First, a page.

What was your first experience on a motorbike?
I was about three years old. Mum and dad had a bike shop and one day they gave me an Italjet rev-and-go bike with stabilisers. Dad just stood behind me and said, "That's go, that's stop. Get going in a straight line." So I tore off on it and headed for a wall. Apparently my Dad was shouting, "Whoa! Stop! Hit the brakes!" I just missed the wall.
I used to ride around the industrial estate in Morecombe where Dad had his shop. Eventually the stabilisers came off and I was away. We've got a few images at home that are quite funny. I was in the Daily Mirror doing a big jump over some little buses dressed as my hero Evel Knievel
Yeah, my Dad wrote to Jim'll Fix It one day to see if I could do a jump with him, but the ol' boy never even replied. I was gutted. Jim didn't fix it for me.
You still describe yourself as a 'brickie from Morecambe'. How much time did you actually spend on a building site?
I wanted to be a mechanic but my dad said it was a waste of time and I needed to get into the building trade. I went to college to serve my time and spent three years doing my City & Guilds. There I was with my trowel: 'John the builder.' But it was 1990, Thatcher had just resigned and the country was on its backside. I was expecting to make £500 a week but there were no jobs. I was like, "Cheers dad! Thanks for that! Thanks for the advice!"
So I started collecting mussels on Morecambe beach and that paid for my first race bike.
Does it bother you that you don't always get the recognition you deserve for all your success?
I got invited to Sports Personality of the Year last year in Manchester, but I don't think anybody knew who I was. I just sat there and smiled. It bothers me for about five seconds, and then I get on with what I'm doing.
What's frustrating for me is that wherever I go in the world, people love the TT but it's like someone's holding them back and they can't say they love it. I've been to lots of sports dos and people say, "Oh, I watched that 3D TT movie and it's the greatest documentary I've ever seen." But the TT still never goes as mainstream as it should. It's like somebody's telling them it's wrong. But what's right and what's wrong in this world?
Everywhere I go people say, "Why are you so good on the roads but crap on the short circuits?" but I'm not actually that bad you know. I won the British 250cc Championship in 1999, I finished third in the British Superstock Championship in 2009 and I've scored points in MotoGP.
I can do it but I probably just wasn't quite good enough at a world level. I never quite had that chiselled sharp edge that you need. You need to be aggressive and I've never really been one for fairing bashing and diving in front of everyone. I would rather do my own calculated stuff and that probably suits road racing more than short circuit stuff.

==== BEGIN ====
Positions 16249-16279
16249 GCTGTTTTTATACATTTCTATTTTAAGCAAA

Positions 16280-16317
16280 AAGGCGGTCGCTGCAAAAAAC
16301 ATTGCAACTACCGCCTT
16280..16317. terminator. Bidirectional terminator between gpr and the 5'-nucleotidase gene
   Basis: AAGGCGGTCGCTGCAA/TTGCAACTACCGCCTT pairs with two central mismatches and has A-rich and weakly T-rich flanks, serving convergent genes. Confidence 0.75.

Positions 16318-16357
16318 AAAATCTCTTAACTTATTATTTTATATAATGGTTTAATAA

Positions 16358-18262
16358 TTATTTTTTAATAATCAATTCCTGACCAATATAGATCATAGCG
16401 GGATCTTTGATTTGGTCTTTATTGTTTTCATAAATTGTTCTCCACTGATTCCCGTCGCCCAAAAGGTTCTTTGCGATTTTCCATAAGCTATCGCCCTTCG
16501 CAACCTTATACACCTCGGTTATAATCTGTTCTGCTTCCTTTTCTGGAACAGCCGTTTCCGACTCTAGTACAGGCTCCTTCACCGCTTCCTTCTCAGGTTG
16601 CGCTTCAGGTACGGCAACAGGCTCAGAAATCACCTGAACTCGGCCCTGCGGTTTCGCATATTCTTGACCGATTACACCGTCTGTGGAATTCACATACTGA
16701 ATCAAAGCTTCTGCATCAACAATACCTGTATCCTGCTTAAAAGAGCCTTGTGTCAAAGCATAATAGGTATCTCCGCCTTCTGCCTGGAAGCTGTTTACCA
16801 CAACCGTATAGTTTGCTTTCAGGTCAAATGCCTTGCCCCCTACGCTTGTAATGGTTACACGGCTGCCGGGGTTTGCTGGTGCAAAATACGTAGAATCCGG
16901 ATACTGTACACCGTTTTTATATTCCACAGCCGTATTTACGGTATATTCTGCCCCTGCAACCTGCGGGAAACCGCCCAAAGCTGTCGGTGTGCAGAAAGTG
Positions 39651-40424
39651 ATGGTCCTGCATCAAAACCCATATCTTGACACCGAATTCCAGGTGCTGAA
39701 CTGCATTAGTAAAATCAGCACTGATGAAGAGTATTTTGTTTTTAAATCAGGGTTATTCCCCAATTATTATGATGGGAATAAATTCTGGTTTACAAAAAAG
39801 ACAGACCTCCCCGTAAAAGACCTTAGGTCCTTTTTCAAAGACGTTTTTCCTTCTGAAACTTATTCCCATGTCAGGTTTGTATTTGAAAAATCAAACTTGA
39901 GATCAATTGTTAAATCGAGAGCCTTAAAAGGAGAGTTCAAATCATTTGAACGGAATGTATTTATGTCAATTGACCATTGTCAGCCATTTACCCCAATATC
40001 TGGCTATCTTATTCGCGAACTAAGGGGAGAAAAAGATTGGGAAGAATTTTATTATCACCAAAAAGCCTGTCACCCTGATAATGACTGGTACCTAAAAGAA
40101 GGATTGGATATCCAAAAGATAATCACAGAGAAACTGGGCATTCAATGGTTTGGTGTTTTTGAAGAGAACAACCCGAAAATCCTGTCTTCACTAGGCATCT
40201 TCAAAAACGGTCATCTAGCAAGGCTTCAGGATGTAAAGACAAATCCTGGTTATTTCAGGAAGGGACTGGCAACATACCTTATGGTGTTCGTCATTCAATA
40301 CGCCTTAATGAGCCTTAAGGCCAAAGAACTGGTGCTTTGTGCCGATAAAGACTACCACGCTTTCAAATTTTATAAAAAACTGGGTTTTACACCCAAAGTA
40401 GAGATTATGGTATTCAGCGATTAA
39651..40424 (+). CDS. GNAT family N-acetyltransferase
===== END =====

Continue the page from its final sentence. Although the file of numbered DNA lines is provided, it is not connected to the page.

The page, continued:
It's a double-edged sword, though, because you have to do short circuit racing to be competitive on the roads. It's important to be sharp and bike-fit. I'm enjoying doing the World Endurance Championship with the Honda TT Legends team. We're in the top six in the world, which isn't too bad.
If was racing was safe everyone would do it. You hear Guy Martin saying the danger is a buzz, but I don't do it because it's dangerous. I want to be safe. For me, the buzz comes from the taking part, the challenge and the winning. Near death experiences don't give me a buzz, they just worry me.
I always say to myself I'm only going to push it to my level and when I'm at that level, that's it. I can't go any faster. One day it's going to go up a gear and young kids are going to make me look pretty average, but until that happens I'll keep doing what I do.
If you're a normal chap looking in from the outside, it looks insane. People think we are lunatics. But when you're on the bike, you're just riding round, doing your thing. In the SuperStock race this week the bike wobbled at Crosby and my feet came off the pegs at 180mph, but I put it out of my mind in an instant.
In 2005 I lost the front-end in a SuperStock race at the corner where David Jefferies was killed. The bike shouldn't have reacted in that way. It wasn't skill that it came back, it was just luck. I continued but then I lost the front again so I just starting cruising and said to myself, "Something's not right." My inner voice told me to stop.
I was pretty close to being off to wherever you go.
You turned 40 this year - is John McGuiness thinking about retirement?
I think about it a lot but it's really hard to think about retiring when you get to ride great bikes for top teams. Sometimes I look in the mirror at my baggy eyes and double chin and think, 'what a state,' but when I get on a bike I'm 21 again. The other day I did nine laps [of a 37.7-mile course] without any difficulty.
Normally it's an injury that stops you. You can't do hundreds and hundreds of laps without something going wrong. [Five-time TT winner] Nick Crowe hit a hare in his sidecar a couple of years ago. He lost his arm and his life's changed dramatically. But at the moment we're still firing the results in, so it's difficult to stop. We'll see what tomorrow brings.
He came to the TT in 2008 to watch the race and he and his dad were just blown away by it. I really like the man; he's really enthusiastic about everything - speedway, motocross... We've kept in touch since then. I went to Valencia with him for the last MotoGP race in 2010 and we flew together in a private jet with Adrian Newey.
There's no edge to him. He's an inspirational guy. I pinged him a text message before the race to say I was nervous and he sent me a really nice, inspirational text that I thought about before the race. It definitely helped me. I'm itching for him to win a World Championship.
I've offered to give him a backie around here one day but I don't think he'd get on, and I wouldn't blame him either.